The incumbent is not very popular so candidates of neither party can easily say that it is the best of times. And, as always, bad news gets all the press. Talk is cheap and this is why consmer confidence surveys tell us little. Rather, it is the actions of people that matter. Keep your eye on holiday shopping data.
I am always surprised that some candidates will gamble on the class struggle theme. It did not work for Eugene V. Debs. Even FDR waited until after elected (and after things got really bad) to sound like a class warrior. Besides, he was more or less an aristocrat so he had much more leeway that a John Edwards.
Do most Americans aspire or envy? How pessimistic or optimistic are they?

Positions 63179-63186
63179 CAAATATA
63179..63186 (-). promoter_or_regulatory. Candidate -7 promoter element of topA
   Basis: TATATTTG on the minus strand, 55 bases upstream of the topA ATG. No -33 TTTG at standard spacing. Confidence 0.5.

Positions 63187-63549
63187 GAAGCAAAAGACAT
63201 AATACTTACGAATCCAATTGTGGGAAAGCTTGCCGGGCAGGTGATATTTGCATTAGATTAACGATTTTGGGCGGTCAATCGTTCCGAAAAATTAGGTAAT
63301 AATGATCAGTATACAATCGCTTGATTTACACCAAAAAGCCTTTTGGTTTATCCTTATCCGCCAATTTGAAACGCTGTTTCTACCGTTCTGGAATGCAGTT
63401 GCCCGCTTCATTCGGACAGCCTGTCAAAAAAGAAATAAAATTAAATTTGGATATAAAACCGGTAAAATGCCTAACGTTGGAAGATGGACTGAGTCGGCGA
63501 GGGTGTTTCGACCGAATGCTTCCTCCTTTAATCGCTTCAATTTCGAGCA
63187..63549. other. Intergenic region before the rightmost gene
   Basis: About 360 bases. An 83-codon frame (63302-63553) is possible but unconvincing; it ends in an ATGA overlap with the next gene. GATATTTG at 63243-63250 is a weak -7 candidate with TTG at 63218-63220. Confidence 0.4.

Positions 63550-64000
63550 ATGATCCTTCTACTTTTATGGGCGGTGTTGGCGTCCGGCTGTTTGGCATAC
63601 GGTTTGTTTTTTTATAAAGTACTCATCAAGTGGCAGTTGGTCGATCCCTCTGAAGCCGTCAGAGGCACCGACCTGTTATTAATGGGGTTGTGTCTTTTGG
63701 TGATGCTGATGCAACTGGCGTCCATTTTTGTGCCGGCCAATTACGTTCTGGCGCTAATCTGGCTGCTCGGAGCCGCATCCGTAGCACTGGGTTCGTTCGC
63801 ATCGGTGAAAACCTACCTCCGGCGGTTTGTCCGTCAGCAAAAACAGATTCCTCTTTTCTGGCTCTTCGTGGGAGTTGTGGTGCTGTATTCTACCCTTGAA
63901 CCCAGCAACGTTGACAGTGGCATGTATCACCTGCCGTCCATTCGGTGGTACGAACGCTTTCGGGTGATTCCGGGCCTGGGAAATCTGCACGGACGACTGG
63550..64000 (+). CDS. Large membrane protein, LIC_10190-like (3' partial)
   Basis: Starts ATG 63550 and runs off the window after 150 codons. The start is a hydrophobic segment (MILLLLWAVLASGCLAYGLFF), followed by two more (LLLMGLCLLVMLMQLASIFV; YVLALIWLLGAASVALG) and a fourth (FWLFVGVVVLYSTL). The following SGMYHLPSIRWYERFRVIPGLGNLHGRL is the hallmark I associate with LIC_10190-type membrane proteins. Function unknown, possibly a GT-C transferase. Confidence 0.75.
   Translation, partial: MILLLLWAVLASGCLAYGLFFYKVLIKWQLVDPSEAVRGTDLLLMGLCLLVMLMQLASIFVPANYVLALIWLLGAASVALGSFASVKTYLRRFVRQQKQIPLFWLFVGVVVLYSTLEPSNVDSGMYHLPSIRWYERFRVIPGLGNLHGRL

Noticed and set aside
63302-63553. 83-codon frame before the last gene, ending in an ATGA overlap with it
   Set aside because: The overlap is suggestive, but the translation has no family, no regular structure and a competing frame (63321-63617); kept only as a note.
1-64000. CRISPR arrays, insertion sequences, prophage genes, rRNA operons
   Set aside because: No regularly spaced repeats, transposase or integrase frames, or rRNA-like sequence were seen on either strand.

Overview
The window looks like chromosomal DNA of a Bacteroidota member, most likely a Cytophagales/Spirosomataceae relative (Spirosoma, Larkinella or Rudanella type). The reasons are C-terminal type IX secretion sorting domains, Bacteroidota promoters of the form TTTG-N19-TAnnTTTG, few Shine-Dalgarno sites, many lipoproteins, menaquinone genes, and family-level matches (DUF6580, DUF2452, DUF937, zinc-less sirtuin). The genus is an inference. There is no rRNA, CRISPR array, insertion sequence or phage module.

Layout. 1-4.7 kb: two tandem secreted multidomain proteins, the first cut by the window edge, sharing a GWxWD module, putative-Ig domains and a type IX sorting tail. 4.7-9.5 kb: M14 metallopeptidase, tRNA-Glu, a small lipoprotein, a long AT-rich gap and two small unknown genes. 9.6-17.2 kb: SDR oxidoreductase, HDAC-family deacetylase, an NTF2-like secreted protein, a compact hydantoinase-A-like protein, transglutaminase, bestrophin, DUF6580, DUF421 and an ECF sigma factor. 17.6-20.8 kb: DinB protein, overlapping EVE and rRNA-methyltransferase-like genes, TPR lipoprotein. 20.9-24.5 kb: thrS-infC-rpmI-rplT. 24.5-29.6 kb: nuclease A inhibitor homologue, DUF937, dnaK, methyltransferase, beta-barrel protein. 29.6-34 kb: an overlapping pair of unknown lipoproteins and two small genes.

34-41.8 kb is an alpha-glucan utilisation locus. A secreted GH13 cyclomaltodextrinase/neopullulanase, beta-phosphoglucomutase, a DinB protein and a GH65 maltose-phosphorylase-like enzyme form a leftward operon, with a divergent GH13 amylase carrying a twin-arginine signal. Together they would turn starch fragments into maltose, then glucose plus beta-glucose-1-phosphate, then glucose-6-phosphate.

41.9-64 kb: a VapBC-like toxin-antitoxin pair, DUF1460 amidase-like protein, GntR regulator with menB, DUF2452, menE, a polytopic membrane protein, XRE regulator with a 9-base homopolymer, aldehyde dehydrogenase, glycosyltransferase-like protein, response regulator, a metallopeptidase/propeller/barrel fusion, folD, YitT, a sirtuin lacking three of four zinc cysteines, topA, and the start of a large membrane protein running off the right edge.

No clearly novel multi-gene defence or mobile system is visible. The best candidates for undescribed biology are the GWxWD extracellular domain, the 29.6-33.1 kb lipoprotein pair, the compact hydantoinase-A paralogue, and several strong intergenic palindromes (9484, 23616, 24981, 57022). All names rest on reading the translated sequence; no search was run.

The monthly unemployment level is a misleading number. Look at the distribution of unemployment spells; the median over a period that included a mild recession was 2.4 months. Likewise, the reports of the number below the poverty level are misleading. Half the poverty spells are four months.
The most misleading discussions involve comparing year-to-year proportions of population in any income quintile. In actuality, it is mobility that matters; how likely are people to move out of the lowest quintile? Most people (86%) leave it in ten years. Others join the lowest quintile but most of these are immigrants who are better off than from whence they came.
(And this from a recent WSJ, linked to Cafe Hayek.)
We can always do etter but these are three sets of data that those on the left run away from. In a better world, gasbag news anchors would cite them when forming questions for the TV "debates."